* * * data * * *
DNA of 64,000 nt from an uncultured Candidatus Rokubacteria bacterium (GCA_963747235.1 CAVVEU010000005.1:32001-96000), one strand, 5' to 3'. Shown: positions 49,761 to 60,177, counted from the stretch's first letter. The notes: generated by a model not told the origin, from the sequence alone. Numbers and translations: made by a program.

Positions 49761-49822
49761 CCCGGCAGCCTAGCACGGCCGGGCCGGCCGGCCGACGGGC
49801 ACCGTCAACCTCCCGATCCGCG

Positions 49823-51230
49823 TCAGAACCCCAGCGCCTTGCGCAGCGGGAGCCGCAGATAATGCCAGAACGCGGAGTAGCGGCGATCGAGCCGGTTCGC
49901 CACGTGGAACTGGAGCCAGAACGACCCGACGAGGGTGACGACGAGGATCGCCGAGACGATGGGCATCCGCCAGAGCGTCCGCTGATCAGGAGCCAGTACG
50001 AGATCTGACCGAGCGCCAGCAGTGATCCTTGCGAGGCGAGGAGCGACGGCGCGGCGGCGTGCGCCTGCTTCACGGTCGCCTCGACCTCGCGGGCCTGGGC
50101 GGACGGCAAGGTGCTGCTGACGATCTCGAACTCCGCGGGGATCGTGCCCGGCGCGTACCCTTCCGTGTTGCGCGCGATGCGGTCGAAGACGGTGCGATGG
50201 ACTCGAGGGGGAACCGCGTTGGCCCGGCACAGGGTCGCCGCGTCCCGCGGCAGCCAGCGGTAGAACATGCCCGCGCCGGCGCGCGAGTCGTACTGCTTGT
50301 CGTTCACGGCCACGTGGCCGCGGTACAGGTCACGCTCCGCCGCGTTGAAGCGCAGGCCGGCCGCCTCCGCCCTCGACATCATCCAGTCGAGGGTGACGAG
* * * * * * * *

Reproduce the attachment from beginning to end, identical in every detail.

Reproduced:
DNA of 64,000 nt from an uncultured Candidatus Rokubacteria bacterium (GCA_963747235.1 CAVVEU010000005.1:32001-96000), one strand, 5' to 3'. Shown: positions 49,761 to 60,177, counted from the stretch's first letter. The notes: generated by a model not told the origin, from the sequence alone. Numbers and translations: made by a program.

Positions 49761-49822
49761 CCCGGCAGCCTAGCACGGCCGGGCCGGCCGGCCGACGGGC
49801 ACCGTCAACCTCCCGATCCGCG

Positions 49823-51230
49823 TCAGAACCCCAGCGCCTTGCGCAGCGGGAGCCGCAGATAATGCCAGAACGCGGAGTAGCGGCGATCGAGCCGGTTCGC
49901 CACGTGGAACTGGAGCCAGAACGACCCGACGAGGGTGACGACGAGGATCGCCGAGACGATGGGCATCCGCCAGAGCGTCCGCTGATCAGGAGCCAGTACG
50001 AGATCTGACCGAGCGCCAGCAGTGATCCTTGCGAGGCGAGGAGCGACGGCGCGGCGGCGTGCGCCTGCTTCACGGTCGCCTCGACCTCGCGGGCCTGGGC
50101 GGACGGCAAGGTGCTGCTGACGATCTCGAACTCCGCGGGGATCGTGCCCGGCGCGTACCCTTCCGTGTTGCGCGCGATGCGGTCGAAGACGGTGCGATGG
50201 ACTCGAGGGGGAACCGCGTTGGCCCGGCACAGGGTCGCCGCGTCCCGCGGCAGCCAGCGGTAGAACATGCCCGCGCCGGCGCGCGAGTCGTACTGCTTGT
50301 CGTTCACGGCCACGTGGCCGCGGTACAGGTCACGCTCCGCCGCGTTGAAGCGCAGGCCGGCCGCCTCCGCCCTCGACATCATCCAGTCGAGGGTGACGAG